So I’m not all of a sudden, January 1, I’m like, “Oh my god, I’m a mess!” Because I haven’t been doing any maintenance for the last year. That’s super important to me. I’m not great at it, but I sure I’m always in the game with it. I think it’s really important because then you don’t feel so overwhelmed by all the things you would have to change or want to change. I’m always trying to think of ways I can change how I can make myself a little bit better because here at Kidney Stone Diet, what we’re looking for is better not best. I really don’t believe there’s a best. Once you get best, there’s nothing to work for. So we’re always trying to– no matter what the goal is for you–we’re always trying to get better. That’s really important. That’s all, better.
And get all that heavy expectations off our plate where it’s just so daunting, right? So, yeah, I think I just kind of get a little sad with all these New Year’s things being thrown at people because I don’t know. People tend not to stick on things like that. And it’s also, you know, the diet industry is like fasting, and juicing, and things that are not going to be long-term. Yes, will you lose weight? You should because you’re barely eating anything, but our job here at Kidney Stone Diet is to teach you how to eat, how to eat, how to eat for a lifetime, and always tweaking a little bit, right? Because other illnesses may come up or vacations, whatever comes up. We’re teaching you how to eat. Not what to eat, how to eat. All right.
Jeff Sarris: And that education, I always like to sort of position it more just in wellness in general, there’s “a diet” and “our diet.” We’re trying to change our diet through an approach that is the Kidney Stone Diet. We’re trying to better ourselves, rather than like an on again, off again. It’s like a lifetime thing of our diet being a certain thing that improves our lives, rather than takes away from.
Jill Harris: Yeah, and here’s what I’m always trying to teach my patients and students that and–I know you have a caller that we’ll do, but maybe we change this video, Jeff, because we just fly here. We just do what we want to do. Maybe we change it because it is a New Year, and maybe it’s just a timely message. I think when you’re looking at changing your diet, and you know, if you’ve gotten a kidney stone, for sure, you’re really interested in making some changes because you never want to go through that again. That’s what every single person says. So the pain and the surgeries, perhaps sepsis–a lot of people got sepsis, whatever traumatic incidences with kidney stones–you’re very motivated to change. What I also have noticed, though, with people is they think they’re supposed to change this in one day.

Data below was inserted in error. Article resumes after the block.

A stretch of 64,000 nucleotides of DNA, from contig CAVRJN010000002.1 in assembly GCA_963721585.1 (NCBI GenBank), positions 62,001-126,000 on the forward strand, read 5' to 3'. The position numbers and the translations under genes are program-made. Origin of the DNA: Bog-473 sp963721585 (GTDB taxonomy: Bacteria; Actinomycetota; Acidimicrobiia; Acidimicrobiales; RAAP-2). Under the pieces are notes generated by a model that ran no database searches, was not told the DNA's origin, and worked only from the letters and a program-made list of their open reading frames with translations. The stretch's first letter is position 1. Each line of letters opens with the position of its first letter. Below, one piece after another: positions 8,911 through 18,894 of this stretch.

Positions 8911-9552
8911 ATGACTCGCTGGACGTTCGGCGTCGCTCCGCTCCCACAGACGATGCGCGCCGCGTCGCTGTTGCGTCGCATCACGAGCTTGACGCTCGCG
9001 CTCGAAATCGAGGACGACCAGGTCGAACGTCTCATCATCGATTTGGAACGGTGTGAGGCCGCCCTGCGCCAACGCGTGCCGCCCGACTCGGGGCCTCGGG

And the diet industry will say you got to change, it’s got to be quick, it’s got to be easy. None of this is quick because you have a huge learning curve. That is my experience in 24 years. People have a learning curve. You’re not going to know how to go to a low salt died in a week, low sugar, get all those fluids in, the calcium. So, how do you actually make changes? It’s really lofty and you’ve got to reset your expectations. You can’t change everything. Just getting enough water in is super hard for people. So I think in the diet industry, everything is billed as quick and easy, and, you know, not a problem, and this is the “New Year, New You” kind of junk. I’m not a fan of it because they’re not teaching you how to eat.
They’re gonna tell you the stuff you shouldn’t eat and when you take away those things, then you can eat as much as you want of everything else, like spinach and almonds. That’s always a freebie that people can eat and then get a kidney stone for those who are prone. But who’s sitting down with people and saying, “Okay, you want to try this lifestyle.” And that’s one of the great things about the Kidney Stone Diet. You could do whatever lifestyle you want, as long as you fit into our goals. Whatever makes you happy. You want to do keto, it will be harder, but you can do it. You want to do IF, intermittent fasting, you can do it. Whatever you want. Paleo, whatever, low carb–I do low carb.
I do the Kidney Stone Diet, too. You’re diabetic? Well, you could do the Kidney Stone Diet because they’re a set of goals. But who is really teaching people how to do all those set diets? So lots of times, they’re done incorrectly. There’s no handholding. There is no support. That’s why we came up with the course. That’s why we came up with those calls. We can easily just say here’s the Kidney Stone Prevention course. Here’s your videos, sit down, have a cigarette, watch the videos, enjoy. We have the support calls that I lead because people need to, “Okay, I heard what you said in the video, but I’m just wondering from my lifestyle, how do I do that?” So then you get to have a conversation with somebody.